BASL reads riot act to President over granting full pardon to murder convict on death row

The Bar Association of Sri Lanka (BASL) has called for "transparency" in the decision-making process of a President to pardon a prisoner.

In a letter to President Maithripala Sirisena, signed by BASL President Kalinga Indatissa, it has raised concerns on the President’s decision last week to pardon Shramantha Jayamaha, a death row convict over the Royal Park gruesome murder.

Referring to Article 34 (1) of the constitution, the BASL states the President should call for a report from the judge who tried the case when an offender has been sentenced to death.

Full text of the letter: "The attention of the BASL has been drawn to a pardon by Your Excellency to one Jude Shramantha Jude Anthony Jayamaha, a convicted prisoner who was convicted for the murder of one Yvonne Jonsson on July 1, 2005.

Article 34(1) of the Constitution of the Democratic Socialist Republic of Sri Lanka authorises the President to grant such a pardon, either free or subject to lawful considerations. The proviso to Article 34 (1) requires the President to call for a report from the judge who tried in a case, in a case where the offender has been condemned to suffer death. Such report is required to be forwarded to the Attorney General for advice and the proviso also requires the Attorney General’s opinion to be referred to the Minister of Justice who too is required to submit a recommendation to the President.

Article 33 (A) of the Constitution introduced by the 19th Amendment to the Constitution, mandates the President to be responsible to Parliament for the due exercise, performance and discharge of his power’s duties and functions.

The BASL is mindful of the fact that in the recent past there had been a few instances where pardons have been granted without any material to justify the basis on which the respective prisoners were selected for granting of such pardon.

While appreciating the fact that the President has powers to grant pardon to a convicted prisoner under Article 34 of the Constitution, the Executive Committee for the BASL is of the view that such power should not be exercised arbitrarily or in a selective manner.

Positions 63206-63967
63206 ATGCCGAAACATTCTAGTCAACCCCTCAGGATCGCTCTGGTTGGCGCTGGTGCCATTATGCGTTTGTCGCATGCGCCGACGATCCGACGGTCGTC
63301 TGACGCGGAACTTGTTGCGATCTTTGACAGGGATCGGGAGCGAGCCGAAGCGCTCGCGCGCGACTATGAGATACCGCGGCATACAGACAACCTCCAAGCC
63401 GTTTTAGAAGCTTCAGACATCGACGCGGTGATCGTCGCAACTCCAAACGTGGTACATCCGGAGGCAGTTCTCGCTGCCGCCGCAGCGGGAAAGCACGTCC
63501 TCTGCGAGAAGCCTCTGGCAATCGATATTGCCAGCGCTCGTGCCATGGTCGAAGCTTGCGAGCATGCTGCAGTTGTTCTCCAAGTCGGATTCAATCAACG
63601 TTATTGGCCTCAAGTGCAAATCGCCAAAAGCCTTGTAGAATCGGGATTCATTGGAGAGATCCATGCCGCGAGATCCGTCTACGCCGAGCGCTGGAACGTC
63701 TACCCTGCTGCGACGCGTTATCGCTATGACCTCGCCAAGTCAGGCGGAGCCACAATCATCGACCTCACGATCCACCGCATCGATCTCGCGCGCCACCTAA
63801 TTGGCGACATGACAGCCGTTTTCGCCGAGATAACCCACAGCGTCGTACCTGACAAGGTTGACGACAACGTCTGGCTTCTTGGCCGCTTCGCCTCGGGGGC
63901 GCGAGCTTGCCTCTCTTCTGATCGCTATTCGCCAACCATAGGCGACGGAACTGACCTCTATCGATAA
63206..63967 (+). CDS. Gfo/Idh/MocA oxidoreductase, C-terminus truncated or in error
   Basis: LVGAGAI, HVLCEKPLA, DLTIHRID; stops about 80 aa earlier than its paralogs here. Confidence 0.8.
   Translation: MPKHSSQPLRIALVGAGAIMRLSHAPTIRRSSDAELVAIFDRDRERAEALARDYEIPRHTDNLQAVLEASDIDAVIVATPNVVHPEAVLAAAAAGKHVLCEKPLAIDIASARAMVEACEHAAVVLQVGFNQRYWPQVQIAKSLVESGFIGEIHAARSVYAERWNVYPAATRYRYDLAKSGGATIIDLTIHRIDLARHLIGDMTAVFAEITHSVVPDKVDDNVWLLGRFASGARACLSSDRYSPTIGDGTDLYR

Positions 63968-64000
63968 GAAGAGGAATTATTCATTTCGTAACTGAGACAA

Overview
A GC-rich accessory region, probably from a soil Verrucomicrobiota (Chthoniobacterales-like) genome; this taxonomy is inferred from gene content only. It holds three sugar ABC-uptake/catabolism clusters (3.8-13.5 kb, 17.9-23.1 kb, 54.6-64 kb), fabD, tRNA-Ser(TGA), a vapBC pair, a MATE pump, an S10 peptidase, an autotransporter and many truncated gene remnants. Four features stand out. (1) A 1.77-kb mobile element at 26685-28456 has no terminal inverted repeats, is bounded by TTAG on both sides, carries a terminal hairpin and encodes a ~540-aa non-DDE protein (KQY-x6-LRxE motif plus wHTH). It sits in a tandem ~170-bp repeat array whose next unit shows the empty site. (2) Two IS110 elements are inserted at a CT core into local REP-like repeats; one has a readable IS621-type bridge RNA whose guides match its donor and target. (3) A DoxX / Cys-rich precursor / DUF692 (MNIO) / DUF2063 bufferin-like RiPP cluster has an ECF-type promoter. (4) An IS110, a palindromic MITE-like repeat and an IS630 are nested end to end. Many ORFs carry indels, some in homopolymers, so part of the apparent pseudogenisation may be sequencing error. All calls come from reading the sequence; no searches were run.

The BASL is not concerned about the individuals pardoned or the facts pertaining to the commission of the offence for which the accused has been pardoned. A conviction is made by a competent Court of Law in the course of judicial functions expected from such court. Hence any pardon to be granted under Article 34 of the Constitution should be made after a careful analysis of the necessity to grant such a pardon as stipulated in the proviso to Article 34 (1) of the Constitution.

While reiterating the fact that BASL is not concerned about the individuals concerned, we hold the view that there ought to be transparency in making a decision under Article 34(1). Such transparency should necessarily include the need and the necessity to grant such a pardon and whether the steps identified under the proviso to the Article 34(1) have been followed.

Any pardon granted under the Article 34 (1) without due regard to any of the above factors, would establish a bad precedent which would be adverse to the very concept of Rule of Law.

In the aforesaid circumstances, we would thank Your Excellency the President to convey the BASL:

(a) The basis on which Shramantha Jude Anthony Jayamaha was selected for the purpose of granting a pardon under Article 34 (1) of the Constitution;

(b) The circumstances which were taken into consideration in the granting of such pardon;

(c) The reasons as to why the case of Shramantha Jude Anthony Jayamaha stands out from others who are currently sentenced;

(d) Whether a report was called for from the Trial Judge as required by the Provisio to Article 34 (1)’

(e) Whether the advice of the Attorney General was called for, and

(f) Whether the recommendation of the Minister of Justice was called for prior to granting of the pardon to Shrmantha Jude Anthony Jayamaha.

The Bar Association of Sri Lanka maintains that if any one or more considerations stated above, were not satisfied in the current case, the pardon granted to Shramantha Anthony Jude Jayamaha would be unreasonable. We would be extremely grateful if this communication is responded to by Your Excellency on a priority basis."

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